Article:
He was fond of basketball, dancing, sport and art. He loved to make people laugh. He didn’t mind apologizing when he made mistakes.
He was a little boy, a Grade 4 student at nearby Sir Winston Churchill Public School in the hardscrabble, working-class Brampton, Ont., neighbourhood where he lived and died, killed in his own home.
Even on the heels of other Toronto-area homicides in the past year in which young people were slain, the killing of Kesean Williams, in what police say was a targeted shooting, seems to be in a horrifying category all its own.
Toronto this past summer saw several teenagers killed or wounded by guns. Less than a week ago, 15-year-old Tyson Bailey was shot dead in a Regent Park stairwell.
Kesean was just nine.
He lived in a townhouse with his 15-year-old brother Kajan and their mother, Tanya. They had relocated from Hamilton less than five months earlier, and moved into their modest brick-and-shingle rented home on Ardglen Drive just this month.
He was mortally wounded on Wednesday night when a single bullet pierced the living room window, striking him in the back of the head as he watched television. He died a few hours later in Toronto’s Hospital for Sick Children.
“Based on the physical evidence we have, we are satisfied that the residence was targeted,” said Supt. George Koekkoek, who heads the Peel police homicide squad.
“We’re just not sure – and we’re working to determine – who the actual person or persons was that the shooter was targeting.”
Perhaps that gunman was trying to kill a former resident of the townhouse end unit where the family lived. Conceivably, Kajan was the quarry.
But Supt. Koekkoek said it seemed “unfathomable” that Kesean was supposed to die.
His mother was not home when he was shot, although his brother was. Television footage from Wednesday night showed Tanya Williams frantically leaping across the yellow police tape before collapsing and being taken to Sick Kids, where Kesean was fighting for his life.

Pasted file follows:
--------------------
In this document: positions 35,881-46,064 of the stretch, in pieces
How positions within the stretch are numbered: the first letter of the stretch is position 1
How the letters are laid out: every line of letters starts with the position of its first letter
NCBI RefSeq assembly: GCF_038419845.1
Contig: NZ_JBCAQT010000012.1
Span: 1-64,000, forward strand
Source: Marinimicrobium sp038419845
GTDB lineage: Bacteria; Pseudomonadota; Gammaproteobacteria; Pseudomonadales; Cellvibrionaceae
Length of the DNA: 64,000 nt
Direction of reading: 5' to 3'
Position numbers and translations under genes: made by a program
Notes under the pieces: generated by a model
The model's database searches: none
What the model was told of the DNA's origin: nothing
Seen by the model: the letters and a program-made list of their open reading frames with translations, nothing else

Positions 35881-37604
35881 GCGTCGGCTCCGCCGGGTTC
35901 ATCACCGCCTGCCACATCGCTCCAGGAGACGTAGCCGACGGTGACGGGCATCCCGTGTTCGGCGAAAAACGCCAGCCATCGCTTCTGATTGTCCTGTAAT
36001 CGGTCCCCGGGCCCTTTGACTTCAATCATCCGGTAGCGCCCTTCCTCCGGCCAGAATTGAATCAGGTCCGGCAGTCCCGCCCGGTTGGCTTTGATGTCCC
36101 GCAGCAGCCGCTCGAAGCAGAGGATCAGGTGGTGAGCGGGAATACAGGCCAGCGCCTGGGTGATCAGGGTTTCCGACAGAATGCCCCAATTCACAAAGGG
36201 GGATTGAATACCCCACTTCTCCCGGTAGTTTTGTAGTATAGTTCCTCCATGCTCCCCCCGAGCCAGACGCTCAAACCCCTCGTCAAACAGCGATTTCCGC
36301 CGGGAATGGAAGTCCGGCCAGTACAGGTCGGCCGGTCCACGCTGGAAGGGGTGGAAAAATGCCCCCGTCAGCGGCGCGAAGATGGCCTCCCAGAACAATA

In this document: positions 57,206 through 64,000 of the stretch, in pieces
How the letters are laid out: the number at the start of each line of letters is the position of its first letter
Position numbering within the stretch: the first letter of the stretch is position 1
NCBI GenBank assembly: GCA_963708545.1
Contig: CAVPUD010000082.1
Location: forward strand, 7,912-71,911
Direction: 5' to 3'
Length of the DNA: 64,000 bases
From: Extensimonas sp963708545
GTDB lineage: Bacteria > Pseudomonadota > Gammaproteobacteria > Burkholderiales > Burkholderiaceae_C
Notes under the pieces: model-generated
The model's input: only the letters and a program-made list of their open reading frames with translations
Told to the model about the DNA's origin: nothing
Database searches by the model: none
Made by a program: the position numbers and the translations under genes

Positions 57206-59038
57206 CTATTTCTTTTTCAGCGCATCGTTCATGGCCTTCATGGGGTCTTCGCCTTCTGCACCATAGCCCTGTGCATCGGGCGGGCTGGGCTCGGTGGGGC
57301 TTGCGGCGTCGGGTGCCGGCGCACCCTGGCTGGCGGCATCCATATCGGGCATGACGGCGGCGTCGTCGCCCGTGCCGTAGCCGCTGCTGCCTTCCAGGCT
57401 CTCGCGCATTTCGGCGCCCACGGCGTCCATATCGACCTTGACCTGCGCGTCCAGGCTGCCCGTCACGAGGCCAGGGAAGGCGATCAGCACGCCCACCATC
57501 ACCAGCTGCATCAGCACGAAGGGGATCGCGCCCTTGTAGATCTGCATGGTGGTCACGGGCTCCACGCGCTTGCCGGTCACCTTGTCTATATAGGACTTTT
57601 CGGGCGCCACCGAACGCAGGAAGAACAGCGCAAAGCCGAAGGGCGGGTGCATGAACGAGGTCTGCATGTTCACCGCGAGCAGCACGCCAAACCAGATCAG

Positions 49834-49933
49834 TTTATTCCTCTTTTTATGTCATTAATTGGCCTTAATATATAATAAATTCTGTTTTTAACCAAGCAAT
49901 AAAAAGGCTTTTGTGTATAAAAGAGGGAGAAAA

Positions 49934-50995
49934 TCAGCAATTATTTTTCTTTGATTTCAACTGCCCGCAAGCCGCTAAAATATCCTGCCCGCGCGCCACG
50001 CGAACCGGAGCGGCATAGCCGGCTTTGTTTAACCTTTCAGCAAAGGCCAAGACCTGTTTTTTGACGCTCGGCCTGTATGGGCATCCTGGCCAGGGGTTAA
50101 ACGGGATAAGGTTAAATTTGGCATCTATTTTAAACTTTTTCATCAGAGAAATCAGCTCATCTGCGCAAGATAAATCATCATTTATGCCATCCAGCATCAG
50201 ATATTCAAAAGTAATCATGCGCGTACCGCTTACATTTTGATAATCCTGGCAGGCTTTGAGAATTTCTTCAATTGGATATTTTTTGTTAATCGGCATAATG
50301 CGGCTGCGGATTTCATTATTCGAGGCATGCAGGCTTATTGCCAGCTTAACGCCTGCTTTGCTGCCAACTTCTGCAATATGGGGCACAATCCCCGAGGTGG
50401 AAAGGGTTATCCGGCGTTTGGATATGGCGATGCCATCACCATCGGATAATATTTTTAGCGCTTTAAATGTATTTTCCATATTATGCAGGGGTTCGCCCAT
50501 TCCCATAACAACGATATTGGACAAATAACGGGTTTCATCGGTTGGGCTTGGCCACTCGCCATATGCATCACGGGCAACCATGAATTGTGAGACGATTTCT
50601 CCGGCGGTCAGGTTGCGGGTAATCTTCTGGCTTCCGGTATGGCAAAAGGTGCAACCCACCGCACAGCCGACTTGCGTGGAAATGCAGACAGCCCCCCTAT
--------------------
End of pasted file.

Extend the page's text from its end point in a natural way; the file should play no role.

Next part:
On Twitter, Kesean's brother grieved in an outpouring of pain-laced posts.
" Why my brother why him god what he do wrong," Kajan wrote.
"Kesean was all about love and jokes man .. Why my bro :'(," he later added.
His last tweet, shortly after midnight on Friday morning, said: " Been up since 11 am Wednesday I cannot sleep."
Much of Brampton, too, was in mourning as word spread on a bitterly cold Thursday morning.
At Sir Winston Churchill, grief counsellors and police officers were on hand all day, the school’s flag lowered to half-mast as dozens of uniformed officers canvassed the area and sniffer dogs strained at their leashes.
In the school foyer was a memorial with flowers, a teddy bear and a photo of Kesean, wearing a green-and-white striped polo shirt and a shy smile. On the dozens of handmade cards and drawings, several children wrote: “God loves you.” Another read, “Kesean we will miss u!!” a frowny face beneath the exclamation marks.
“He’d only been at the school since September, but during this time there, he formed many friendships. He was a well-liked student, so his death is deeply felt by everyone in the building,” said Carla Pereira of the Peel District School Board.